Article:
Thursday, 4 October 2012


Installation by Catherine Gray
The Holburne Museum, Bath.
2nd-19th October 2012

Feral pigeons from Sidney Gardens come from beyond the Museum, while the vibrant colours of ceramic glazes, inspired by the Museum’s collection of early English porcelain, come from within. The two converge to create a passel of ceramic pigeons, which dine alongside the public in this unusual display ‘cabinet’.
Situating the work was a simple choice; the architectural design of the building’s new extension had created an intriguing void between two walls of glass, bringing the outside in and the inside out. It was this void that I wanted the work to inhabit.

Sunday, 1 July 2012

Very excited to have my work for sale at Bristol's iconic design store, BRISTOL GUILD

Thursday, 3 May 2012

A couple of images of my current show at Somerset House.
Open daily 10:00-18:00

Wednesday, 18 January 2012


It's around this time of year that the newspapers
and magazines publish their 'best of the year' selection.
Here are my ten best charity shop buys of 2011.

Beautiful Welsh Blanket to add to my collection.
St.Peter's Hospice
Contemporary ceramic 'coral 'object.
I had been coveting this for a while in a local interiors shop.
Amazingly it turned up in...
Save the Children
Pair of Japanese cups with Eggshell Lithophane 
'Quizzical Geisha' image. I am totally intrigued 
by this method of producing images 
within the clay body giving this ethereal quality.
 I will explore this technique in my future work.
Junk Shop 
West German vase, with wonderful thick lava glaze.
 Carboot Sale
Studio Coffee Pot, hand thrown. Looks scandinavian.
Blue Domino Ware teapot and cruet made by
T.G Green & Co. Ltd.
Salvation Army 

West German Vase 1970's.
Save the Children

'Mr.Wolf' Pelham puppet.
St.Peter's Hospice
Wonderful Welsh blanket cape.
Probably circa 1970's.
St.Peter's Hospice
 'Magic City' storage jars with transferred
 design and wooden
lids, designed by Susan Williams-Ellis
 for Portmeirion in 1966.
Save The Children

Sunday, 8 January 2012


Cycled down to the docks this morning to see the second part of the Museum Show, curated to celebrate the 50th Anniversary of Arnolfini. As a child, mum and I would visit the Arnolfini often. I recall being transfixed by the exhibits that I saw there....I have a vivid memory of being with a gang of other children watching Gilbert & George's 1972  film  'Gordon's makes us drunk'. The film was shown on a continuous loop in the cinema, I remember watching it for what seemed like hours.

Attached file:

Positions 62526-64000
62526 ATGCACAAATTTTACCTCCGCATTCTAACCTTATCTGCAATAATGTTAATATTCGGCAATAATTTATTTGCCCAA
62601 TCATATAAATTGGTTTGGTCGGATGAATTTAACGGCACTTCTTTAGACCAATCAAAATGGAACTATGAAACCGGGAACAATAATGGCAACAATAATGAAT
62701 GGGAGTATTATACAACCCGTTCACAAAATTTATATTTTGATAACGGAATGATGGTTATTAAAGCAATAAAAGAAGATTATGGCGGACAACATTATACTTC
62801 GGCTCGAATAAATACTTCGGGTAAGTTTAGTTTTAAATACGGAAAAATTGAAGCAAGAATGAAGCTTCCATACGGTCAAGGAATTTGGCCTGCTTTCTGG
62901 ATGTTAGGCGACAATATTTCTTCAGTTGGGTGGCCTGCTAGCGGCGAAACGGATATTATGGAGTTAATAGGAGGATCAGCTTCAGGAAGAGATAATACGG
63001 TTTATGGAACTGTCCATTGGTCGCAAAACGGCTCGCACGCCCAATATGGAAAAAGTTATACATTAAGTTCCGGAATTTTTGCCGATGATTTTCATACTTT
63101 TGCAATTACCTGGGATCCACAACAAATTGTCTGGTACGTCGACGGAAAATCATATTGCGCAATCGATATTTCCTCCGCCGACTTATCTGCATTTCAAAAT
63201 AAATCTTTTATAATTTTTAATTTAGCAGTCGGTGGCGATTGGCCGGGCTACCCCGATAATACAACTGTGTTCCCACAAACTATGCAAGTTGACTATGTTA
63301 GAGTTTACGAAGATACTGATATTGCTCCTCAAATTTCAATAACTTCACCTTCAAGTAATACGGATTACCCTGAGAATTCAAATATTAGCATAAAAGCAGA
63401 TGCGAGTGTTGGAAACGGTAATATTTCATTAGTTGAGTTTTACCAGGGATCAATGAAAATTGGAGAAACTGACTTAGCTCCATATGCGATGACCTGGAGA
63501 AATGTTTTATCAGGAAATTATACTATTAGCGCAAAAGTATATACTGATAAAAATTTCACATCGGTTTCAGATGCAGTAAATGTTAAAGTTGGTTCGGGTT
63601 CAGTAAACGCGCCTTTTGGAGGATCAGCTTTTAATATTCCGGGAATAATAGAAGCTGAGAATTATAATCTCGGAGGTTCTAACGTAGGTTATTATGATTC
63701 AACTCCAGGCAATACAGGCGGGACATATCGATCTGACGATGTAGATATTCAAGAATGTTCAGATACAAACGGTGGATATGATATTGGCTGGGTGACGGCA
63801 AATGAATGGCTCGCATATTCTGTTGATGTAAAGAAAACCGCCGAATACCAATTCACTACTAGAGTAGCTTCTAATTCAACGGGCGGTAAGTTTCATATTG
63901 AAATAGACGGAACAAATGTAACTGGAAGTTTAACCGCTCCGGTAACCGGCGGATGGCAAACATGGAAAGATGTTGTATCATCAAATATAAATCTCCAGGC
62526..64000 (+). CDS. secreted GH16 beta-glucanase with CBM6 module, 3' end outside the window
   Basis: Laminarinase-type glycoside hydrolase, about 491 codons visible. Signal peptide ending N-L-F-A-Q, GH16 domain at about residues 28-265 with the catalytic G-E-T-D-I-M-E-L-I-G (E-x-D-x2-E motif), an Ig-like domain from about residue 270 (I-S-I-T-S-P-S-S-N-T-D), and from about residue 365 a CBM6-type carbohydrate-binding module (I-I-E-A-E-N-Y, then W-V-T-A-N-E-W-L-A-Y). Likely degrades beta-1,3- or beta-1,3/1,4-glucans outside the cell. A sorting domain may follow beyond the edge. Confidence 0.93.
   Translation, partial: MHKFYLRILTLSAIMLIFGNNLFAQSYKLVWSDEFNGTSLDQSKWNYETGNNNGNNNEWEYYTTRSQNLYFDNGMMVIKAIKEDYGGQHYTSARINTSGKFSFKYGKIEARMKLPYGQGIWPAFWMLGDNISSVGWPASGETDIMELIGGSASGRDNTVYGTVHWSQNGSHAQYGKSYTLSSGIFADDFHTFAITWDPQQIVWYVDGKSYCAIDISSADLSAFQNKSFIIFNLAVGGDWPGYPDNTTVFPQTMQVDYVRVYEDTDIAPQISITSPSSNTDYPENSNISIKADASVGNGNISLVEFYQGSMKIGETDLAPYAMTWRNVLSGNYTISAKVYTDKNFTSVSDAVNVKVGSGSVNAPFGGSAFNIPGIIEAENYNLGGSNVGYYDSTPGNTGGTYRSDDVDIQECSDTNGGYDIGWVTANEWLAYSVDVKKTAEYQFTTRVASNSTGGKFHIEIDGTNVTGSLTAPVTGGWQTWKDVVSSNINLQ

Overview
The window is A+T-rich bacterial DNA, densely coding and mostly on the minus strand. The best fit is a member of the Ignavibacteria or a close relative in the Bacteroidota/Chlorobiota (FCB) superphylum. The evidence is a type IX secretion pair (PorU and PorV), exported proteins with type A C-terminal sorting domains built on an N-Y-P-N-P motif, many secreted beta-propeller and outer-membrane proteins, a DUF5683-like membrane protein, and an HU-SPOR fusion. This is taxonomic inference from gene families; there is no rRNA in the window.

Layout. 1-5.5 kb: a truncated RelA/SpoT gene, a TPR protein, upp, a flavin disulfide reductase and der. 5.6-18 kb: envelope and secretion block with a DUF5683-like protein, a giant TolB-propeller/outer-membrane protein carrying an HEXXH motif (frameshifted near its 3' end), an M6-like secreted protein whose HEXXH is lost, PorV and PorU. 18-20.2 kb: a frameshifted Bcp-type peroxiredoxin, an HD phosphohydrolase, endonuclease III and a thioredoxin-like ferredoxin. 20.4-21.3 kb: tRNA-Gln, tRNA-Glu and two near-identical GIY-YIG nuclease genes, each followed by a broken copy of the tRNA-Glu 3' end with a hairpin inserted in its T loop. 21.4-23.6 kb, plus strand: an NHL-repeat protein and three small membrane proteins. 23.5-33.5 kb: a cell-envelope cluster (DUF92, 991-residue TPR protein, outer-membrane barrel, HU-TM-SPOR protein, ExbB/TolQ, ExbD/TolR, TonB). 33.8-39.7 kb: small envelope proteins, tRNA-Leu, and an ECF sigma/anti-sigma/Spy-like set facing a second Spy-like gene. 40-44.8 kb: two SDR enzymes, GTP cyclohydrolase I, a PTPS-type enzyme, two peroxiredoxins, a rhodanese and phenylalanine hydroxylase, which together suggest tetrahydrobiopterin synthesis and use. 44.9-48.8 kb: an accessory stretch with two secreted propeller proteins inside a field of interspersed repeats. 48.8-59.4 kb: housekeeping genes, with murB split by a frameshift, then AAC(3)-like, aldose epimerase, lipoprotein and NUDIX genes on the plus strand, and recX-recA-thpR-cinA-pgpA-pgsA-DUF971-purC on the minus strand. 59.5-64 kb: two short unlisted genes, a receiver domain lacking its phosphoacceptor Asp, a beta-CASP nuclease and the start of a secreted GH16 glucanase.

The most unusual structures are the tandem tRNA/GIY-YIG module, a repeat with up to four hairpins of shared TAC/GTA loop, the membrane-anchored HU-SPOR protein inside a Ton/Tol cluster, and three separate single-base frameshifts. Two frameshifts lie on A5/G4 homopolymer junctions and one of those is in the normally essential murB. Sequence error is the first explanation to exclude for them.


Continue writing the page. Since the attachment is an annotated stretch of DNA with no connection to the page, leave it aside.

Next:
"When we opened the Arnolfini, I wanted to put an inscription above the door for people to read as they came in - Enjoy Yourself." Jeremy Rees, Arnolfini founder.

Museum Show Part 2 continues to investigate the the roles museums play in presenting and making sense of our many different histories and cultures. I'm facinated by the idea of these small touring museums. My favourites from round two were:

Danger Museum
Museum of Forgotten History
Museum of Television Culture
The Victoria and Alfred Museum

Museum of Forgotten History
Restored vase
Europe 2011 A.D.
Ceramic and restoration paste

Saturday, 7 January 2012


Last week I made a research field trip to the charity shops of Honiton, Devon. Last time I visited around twelve years ago, the High Street of this small Devonian Town was full of Antique shops....a very different retail experience this time....Honiton now boasts no fewer than nine chazzers (charity shops). Needless to say, I managed to make several charitable donations along the way.

I've been looking out for a tripod for my new camera and thought
 I'd stuck lucky here, but on closer inspection, the one seen here in
 the window didn't have adjustable legs.

Found some lovely hand knitted catnip balls for Darjeeling here.


1930's Handpainted 'Exton' Design Posy Jar
Paintresses working at Honiton Pottery

Wednesday, 4 January 2012

FRAGMENTS 2006-2007

David Cushway made these wonderfully poetic films of banal ceramic objects (the type of artefact commonly found in local charity shops), being dropped onto a hard surface in slow motion. 

 'Technology allows us to view in a more intimate way how ceramic responds and reacts to hitting a concrete surface. The onlooker is at once aware of the qualities and limitations of the ceramic object. The work acts as a metaphor for the way in which we attempt to piece together fragments of culture – ceramic – to reconstruct the past.' David Cushway.

Sunday, 1 January 2012


The former Spode Factory in Stoke on Trent has once again closed it's doors, heralding the end of the Second British Ceramics Biennial.

As wonderful as it was to see the ceramics which were on show here, for me the magic came from the atmosphere of wandering around in this abandoned factory. I could feel a sense of its redundancy in my bones. A factory which once was filled with hundreds of workers, now lays empty. A few last vestiges of its former life remained, but not many.....

Lawrence Epps. Employees

Julian Stair. Urns, brickclay

David Rickard's 'Test Flights' stole the show for me.
View a short film of the making.


Bruce Munro’s Field of Light is an ethereal installation of 1000s of tiny fibre optic lights which spread from the Museum’s new extension, into Sidney Gardens. In the grounds they form pools of light which shimmer and change colour creating something quite magical. The exhibit utilises the glass casement surrounding the cafe, inwhich I hope to install Pigeon English later this year.
Visit after dark. Runs until 8 January 2012 4pm to 7pm